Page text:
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Study: Sewage Sludge Given Away as Fertilizer Laced with Drugs, Chemicals; 'We're Not Super-Concerned'

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TACOMA, Washington -- Promoted as a great way to dispose of treated waste, the sewage sludge sold to homeowners to spray on their lawns and gardens may also be adding drugs, flame retardants and other chemicals to the landscape, according to a study.

Chad Kinney, an assistant professor of chemistry and biochemistry at Eastern Washington University, found dozens of medicinal, industrial and household compounds in treated sewage sludge, also known as biosolids, that government agencies sell as lawn-and-garden enhancements.

"No matter what biosolid we looked at, there were some of these compounds in it," said Kinney, whose research on the subject was published in online editions of the journal Environmental Science & Technology. The U.S. Geological Survey's Toxic Substance Hydrology Program supported his work, which began while he was a postdoctoral fellow at the U.S. Geological Survey.

Kinney and his team studied nine biosolid products from seven states: Washington, Arizona, Wisconsin, Kansas, Colorado, Texas and Iowa.

The scientists found that it didn't matter what wastewater treatment method was used, 25 compounds were found in each of the samples. They were looking for 87 different compounds and found 55 in one or more of the biosolids and at least 30 in each of the samples. The product with the most compounds had 45.

Although government regulators and health officials said there is no immediate risk to public health, the study's authors called for more research on the long-term impact on the environment.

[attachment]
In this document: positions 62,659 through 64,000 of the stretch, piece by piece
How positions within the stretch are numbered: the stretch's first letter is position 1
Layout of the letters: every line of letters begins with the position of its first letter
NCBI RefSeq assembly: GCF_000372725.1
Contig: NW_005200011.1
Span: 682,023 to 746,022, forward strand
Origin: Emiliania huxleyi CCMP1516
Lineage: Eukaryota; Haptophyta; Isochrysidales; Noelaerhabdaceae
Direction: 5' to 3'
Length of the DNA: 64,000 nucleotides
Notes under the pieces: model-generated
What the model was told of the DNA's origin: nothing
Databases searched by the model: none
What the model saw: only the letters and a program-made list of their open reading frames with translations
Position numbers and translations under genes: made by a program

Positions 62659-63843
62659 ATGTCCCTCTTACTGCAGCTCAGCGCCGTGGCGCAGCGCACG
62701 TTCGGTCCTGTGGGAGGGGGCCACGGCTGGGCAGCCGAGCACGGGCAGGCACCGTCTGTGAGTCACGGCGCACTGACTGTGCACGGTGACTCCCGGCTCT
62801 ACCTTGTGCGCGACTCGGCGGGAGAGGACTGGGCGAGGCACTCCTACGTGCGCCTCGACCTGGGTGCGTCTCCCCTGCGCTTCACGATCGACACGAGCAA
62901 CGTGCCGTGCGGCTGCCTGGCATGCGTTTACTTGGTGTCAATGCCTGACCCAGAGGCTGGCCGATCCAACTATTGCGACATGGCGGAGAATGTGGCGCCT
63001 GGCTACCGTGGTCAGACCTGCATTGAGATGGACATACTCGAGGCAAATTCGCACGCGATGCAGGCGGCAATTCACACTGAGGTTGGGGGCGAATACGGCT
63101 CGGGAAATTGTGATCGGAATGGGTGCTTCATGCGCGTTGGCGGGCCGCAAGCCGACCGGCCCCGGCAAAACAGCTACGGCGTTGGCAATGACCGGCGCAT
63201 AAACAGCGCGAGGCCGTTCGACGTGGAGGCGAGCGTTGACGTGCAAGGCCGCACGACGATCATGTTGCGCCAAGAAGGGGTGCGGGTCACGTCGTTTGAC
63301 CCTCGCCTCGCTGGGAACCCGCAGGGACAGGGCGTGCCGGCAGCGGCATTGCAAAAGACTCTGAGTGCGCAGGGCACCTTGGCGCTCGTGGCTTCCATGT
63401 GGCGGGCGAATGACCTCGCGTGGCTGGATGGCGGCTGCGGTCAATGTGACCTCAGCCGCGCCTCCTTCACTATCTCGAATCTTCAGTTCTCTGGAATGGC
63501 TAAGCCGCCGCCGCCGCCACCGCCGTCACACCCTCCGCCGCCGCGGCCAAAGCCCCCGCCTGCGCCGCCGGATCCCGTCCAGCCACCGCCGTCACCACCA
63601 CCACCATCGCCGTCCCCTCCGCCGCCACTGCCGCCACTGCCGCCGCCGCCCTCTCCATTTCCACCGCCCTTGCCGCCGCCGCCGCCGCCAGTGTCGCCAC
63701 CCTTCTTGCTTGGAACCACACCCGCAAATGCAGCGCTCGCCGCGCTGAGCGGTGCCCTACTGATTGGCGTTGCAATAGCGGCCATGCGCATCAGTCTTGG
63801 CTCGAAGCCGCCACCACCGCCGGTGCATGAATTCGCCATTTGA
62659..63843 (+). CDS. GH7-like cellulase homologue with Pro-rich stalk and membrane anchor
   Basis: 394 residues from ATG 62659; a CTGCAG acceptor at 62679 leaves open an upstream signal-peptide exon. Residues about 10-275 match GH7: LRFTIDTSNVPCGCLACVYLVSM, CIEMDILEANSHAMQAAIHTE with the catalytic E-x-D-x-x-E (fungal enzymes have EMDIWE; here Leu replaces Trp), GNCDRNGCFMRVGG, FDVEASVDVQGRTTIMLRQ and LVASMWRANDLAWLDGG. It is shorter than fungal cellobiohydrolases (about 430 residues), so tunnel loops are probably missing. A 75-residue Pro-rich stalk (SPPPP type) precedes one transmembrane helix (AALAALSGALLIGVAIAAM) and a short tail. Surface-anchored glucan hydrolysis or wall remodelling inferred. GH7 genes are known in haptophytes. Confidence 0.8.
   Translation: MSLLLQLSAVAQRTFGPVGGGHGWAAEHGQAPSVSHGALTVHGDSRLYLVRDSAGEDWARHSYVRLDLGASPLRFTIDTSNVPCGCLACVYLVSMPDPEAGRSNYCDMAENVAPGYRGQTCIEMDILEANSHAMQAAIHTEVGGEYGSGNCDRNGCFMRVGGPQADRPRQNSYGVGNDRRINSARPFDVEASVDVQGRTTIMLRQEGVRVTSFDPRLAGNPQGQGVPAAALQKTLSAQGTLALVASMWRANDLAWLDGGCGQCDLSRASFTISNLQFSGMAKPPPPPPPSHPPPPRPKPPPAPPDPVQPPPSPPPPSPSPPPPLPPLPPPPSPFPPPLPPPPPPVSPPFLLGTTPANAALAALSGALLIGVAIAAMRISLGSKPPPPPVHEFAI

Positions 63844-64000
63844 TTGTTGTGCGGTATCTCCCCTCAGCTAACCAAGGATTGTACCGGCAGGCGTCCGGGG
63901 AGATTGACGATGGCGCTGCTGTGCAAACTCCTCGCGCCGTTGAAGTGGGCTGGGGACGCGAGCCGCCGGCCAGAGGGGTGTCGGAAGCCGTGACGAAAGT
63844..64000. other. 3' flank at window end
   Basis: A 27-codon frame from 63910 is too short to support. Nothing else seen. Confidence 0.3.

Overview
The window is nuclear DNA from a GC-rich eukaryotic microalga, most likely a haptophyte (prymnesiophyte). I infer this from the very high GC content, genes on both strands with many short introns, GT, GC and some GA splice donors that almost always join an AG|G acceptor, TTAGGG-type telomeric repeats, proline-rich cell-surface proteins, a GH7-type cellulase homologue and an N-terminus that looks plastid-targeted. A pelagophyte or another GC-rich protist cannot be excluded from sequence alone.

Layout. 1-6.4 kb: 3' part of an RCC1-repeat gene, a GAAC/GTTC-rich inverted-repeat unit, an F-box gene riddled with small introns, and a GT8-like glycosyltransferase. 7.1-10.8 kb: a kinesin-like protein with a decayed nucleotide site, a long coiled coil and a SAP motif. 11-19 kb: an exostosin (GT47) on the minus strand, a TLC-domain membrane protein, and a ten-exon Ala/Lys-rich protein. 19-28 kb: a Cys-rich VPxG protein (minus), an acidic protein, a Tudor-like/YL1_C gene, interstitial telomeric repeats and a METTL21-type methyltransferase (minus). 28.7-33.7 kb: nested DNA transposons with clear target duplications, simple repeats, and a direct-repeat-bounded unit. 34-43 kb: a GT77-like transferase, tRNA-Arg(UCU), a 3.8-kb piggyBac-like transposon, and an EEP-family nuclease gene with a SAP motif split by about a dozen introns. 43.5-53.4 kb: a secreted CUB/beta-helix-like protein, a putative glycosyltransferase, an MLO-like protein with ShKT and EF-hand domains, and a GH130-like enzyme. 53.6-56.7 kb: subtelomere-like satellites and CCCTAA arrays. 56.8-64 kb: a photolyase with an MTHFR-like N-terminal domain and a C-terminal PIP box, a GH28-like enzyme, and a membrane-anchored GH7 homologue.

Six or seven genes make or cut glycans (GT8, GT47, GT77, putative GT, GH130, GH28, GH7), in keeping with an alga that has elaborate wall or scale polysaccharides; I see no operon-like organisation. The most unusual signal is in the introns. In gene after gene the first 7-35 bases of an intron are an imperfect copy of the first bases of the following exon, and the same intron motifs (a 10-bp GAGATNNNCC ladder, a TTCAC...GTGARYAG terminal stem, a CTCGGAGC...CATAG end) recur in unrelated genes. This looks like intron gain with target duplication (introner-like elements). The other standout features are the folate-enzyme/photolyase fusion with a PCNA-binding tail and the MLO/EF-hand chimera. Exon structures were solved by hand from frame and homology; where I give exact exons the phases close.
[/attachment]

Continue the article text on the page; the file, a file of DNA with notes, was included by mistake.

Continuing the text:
"We've been using biosolids for over 30 years safety," said Peggy Leonard, biosolids program manager for King County's waste treatment division, which produces GroCo. "As far as I know, there is no risk."

Thomas Burke, a professor of public health policy at Johns Hopkins University in Baltimore, said Kinney's research and other studies should be a wake up call for the U.S. Environmental Protection Agency.

"I don't think people understood before this that they might be applying pharmaceuticals and disinfectants to their front lawns," Burke said.

The EPA has promoted the benefits of biosolids for decades because they contain the same nutrients - nitrogen and phosphorus - found in fertilizers.

Rick Stevens, national biosolids coordinator for the EPA, said in an e-mail to The News Tribune of Tacoma that the agency stands by its existing biosolids regulations. State officials also said they do not think people should worry about exposure to chemicals in biosolids.

In King County, Leonard called Kinney's research a "good start," but said it fails to answer whether the chemicals break down in soils and whether they pose danger.

Dan Thomas, Tacoma's wastewater operations manager, said the issues raised by Kinney's report are not new.

"It's something we need to keep our eye on but we're not super-concerned at this time. We know these constituents are here. There's no reason to believe there's a health threat," Thomas said.

Soil scientists at Cornell University's Waste Management Institute have been asking for more regulatory scrutiny of biosolids.

"I certainly would not use this material on my garden" said Ellen Harrison, director of the Waste Management Institute.

Burke of Johns Hopkins called the EPA regulations out of date, adding that some of the chemicals identified in the study have been shown to disrupt fish reproduction.

"These are things that have biological implications and we have to understand them better," Burke said.

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